Your Shoulder2024-01-29T13:40:26-05:00

Your Shoulder

The shoulder is one of the most amazing joints in the human body. It can perform 180-degrees motions on three different planes. Unfortunately, the more capabilities of a joint, the more that can go wrong. This creates a need for a number of specialized treatments.

An injury to the shoulder or elbow can make everyday tasks such as throwing, lifting and carrying objects difficult, painful and near impossible. Left untreated, damage can become worse and lead to long-term loss of function.

Shoulder Conditions

  • Cubital Tunnel Syndrome
  • Muscle Imbalance in the Shoulder
  • Osteoarthritis of the Shoulder
  • SLAP Tear (Super Labrum from Anterior to Posterior Tear)
  • Thoracic Oulet Syndrome
  • Triceps Tendonitis
  • Shoulder Instability
  • Rotator Cuff Tear
  • Shoulder Impingement
  • Arthritis
  • Tendonitis and Bursitis
  • Stress Fractures
  • Thermal Capsular Shrinkage
  • Biceps Tendon Tear at the Shoulder
  • Shoulder Pain and Common Shoulder Problems
  • Shoulder Impingement/Rotator Cuff Tendinitis

Shoulder Procedures

  • Arthroscopic Rotator Cuff Repair
  • Arthroscopic Shoulder Stabilization Procedure
  • Bankart Repair
  • Impingement Syndrome Surgery
  • Operative Fracture Treatment
  • Shoulder Replacement
  • Tendon and Ligament Repairs and Reconstruction

Shoulder FAQs

Also called arthroplasty, shoulder replacement is a surgical procedure in which the damaged or diseased joint is removed and replaced by an artificial shoulder implant (prosthesis) that is designed move like a normal, healthy joint.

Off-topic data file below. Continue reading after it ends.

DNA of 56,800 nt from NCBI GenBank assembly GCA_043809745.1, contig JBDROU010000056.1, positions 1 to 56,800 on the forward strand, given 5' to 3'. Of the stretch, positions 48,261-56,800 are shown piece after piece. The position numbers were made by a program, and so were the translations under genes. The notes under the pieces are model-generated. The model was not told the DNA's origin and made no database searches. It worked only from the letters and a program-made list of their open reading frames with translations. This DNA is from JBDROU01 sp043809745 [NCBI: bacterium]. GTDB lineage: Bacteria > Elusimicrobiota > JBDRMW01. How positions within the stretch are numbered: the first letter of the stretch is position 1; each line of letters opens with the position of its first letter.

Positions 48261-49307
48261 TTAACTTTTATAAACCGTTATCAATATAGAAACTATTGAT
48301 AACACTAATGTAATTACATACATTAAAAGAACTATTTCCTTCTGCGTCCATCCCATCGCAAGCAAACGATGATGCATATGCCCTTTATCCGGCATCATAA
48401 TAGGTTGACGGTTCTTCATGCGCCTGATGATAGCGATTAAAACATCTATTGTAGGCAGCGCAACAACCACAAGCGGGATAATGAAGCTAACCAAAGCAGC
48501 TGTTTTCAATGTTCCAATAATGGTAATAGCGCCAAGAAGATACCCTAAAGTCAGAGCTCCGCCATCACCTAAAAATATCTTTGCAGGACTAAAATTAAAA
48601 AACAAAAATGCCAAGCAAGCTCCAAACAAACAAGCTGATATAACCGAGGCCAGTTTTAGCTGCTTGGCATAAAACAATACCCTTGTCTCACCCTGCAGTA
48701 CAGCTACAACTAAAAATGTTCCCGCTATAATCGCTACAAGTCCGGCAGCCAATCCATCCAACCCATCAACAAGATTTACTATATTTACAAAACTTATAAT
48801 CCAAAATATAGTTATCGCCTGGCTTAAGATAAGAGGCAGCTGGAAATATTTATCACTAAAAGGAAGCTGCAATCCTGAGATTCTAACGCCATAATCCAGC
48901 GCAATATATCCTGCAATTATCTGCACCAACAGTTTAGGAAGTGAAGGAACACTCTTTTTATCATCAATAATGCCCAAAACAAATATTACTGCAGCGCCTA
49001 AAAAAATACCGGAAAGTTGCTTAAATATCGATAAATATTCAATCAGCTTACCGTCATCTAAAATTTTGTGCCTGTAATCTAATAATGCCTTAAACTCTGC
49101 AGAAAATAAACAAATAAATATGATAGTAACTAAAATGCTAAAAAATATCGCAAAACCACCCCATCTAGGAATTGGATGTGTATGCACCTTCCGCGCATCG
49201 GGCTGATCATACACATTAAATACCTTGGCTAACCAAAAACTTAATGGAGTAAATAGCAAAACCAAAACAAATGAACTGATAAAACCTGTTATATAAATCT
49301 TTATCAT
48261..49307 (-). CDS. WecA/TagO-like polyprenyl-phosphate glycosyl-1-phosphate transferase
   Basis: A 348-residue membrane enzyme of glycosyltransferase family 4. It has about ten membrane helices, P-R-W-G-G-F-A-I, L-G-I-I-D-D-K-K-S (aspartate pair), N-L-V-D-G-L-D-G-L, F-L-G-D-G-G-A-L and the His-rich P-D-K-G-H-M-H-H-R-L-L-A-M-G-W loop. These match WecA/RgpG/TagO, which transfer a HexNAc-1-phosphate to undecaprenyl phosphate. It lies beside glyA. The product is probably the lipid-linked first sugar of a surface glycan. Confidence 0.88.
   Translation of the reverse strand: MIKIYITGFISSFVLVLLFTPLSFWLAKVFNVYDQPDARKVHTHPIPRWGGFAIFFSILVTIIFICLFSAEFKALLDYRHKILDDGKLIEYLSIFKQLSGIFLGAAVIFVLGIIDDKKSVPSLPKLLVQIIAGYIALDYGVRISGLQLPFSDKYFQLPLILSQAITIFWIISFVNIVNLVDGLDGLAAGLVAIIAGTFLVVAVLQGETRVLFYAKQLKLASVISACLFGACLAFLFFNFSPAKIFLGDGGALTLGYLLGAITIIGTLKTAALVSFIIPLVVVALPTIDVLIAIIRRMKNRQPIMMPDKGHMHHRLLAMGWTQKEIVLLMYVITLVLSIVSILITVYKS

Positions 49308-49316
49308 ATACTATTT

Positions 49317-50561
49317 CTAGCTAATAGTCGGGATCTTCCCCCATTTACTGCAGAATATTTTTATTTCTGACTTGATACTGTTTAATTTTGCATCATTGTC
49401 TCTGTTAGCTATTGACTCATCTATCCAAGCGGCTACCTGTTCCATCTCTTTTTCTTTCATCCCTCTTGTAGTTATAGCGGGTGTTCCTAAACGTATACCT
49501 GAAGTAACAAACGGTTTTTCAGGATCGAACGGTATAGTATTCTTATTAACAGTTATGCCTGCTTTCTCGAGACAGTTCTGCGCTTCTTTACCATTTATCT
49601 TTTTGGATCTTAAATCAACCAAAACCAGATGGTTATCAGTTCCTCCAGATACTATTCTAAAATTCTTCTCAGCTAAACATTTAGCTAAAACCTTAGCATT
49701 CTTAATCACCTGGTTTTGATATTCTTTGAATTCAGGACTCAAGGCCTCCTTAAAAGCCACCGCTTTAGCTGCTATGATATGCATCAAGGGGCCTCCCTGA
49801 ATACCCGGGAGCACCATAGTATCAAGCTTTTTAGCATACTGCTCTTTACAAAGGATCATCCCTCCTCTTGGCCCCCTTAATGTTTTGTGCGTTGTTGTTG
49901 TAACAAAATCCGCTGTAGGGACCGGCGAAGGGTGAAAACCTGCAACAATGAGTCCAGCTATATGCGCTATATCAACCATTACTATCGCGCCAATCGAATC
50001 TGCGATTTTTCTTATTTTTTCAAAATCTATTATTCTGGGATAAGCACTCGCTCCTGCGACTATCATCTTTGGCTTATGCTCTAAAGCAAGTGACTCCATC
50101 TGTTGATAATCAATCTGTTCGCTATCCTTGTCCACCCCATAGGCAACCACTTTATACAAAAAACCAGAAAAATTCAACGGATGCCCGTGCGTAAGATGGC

This is a very personal decision that only you can make, with the help of an orthopaedic surgeon’s evaluation of your pain and its effect on your daily life.
When other treatment options no longer provide relief, joint replacement may be recommended — not only to relieve pain but also to prevent the disability it can cause. For example, experiencing joint pain day after day without relief can lead to “staying off” the joint — which often weakens the muscles around it so it becomes even more difficult to move. Your orthopaedic surgeon will tell you whether you might benefit from joint replacement and explain the reasons why it may, or may not, be right for you at this time.
Certain parts of your shoulder joint are removed and replaced with a plastic or metal device called a prosthesis, or artificial joint. The artificial shoulder joint can have either two or three parts, depending on the type of surgery required.

  • The humeral component (metal) is implanted in the humerus, or upper arm bone.
  • The humeral head component (metal) replaces the humeral head at the top of the humerus.
  • The glenoid component (plastic) replaces the surface of the glenoid socket, or shoulder socket.
You’ll need routine blood tests, urinalysis, a physical examination, and, if you’re over 50 or your doctor thinks they’re advisable, an electrocardiogram (EKG) and chest X-ray as well. Your own doctor or the hospital where you’ll have the surgery may perform these preoperative tests and evaluations. You may also be asked to donate blood preoperatively or to have a designated donor — usually a family member or relative — do this. Your doctor or orthopaedic surgeon will specify exactly which tests and evaluations you will need and when you should have them. He or she may also recommend that you take an iron supplement before your surgery, and you may be asked to stop taking certain medications — for example, aspirin and other medications that thin the blood. Your doctor or orthopaedic surgeon will also specify how these and any other medication concerns apply to you. Finally, your doctor may advise you not to eat or drink after midnight on the day your surgery takes place.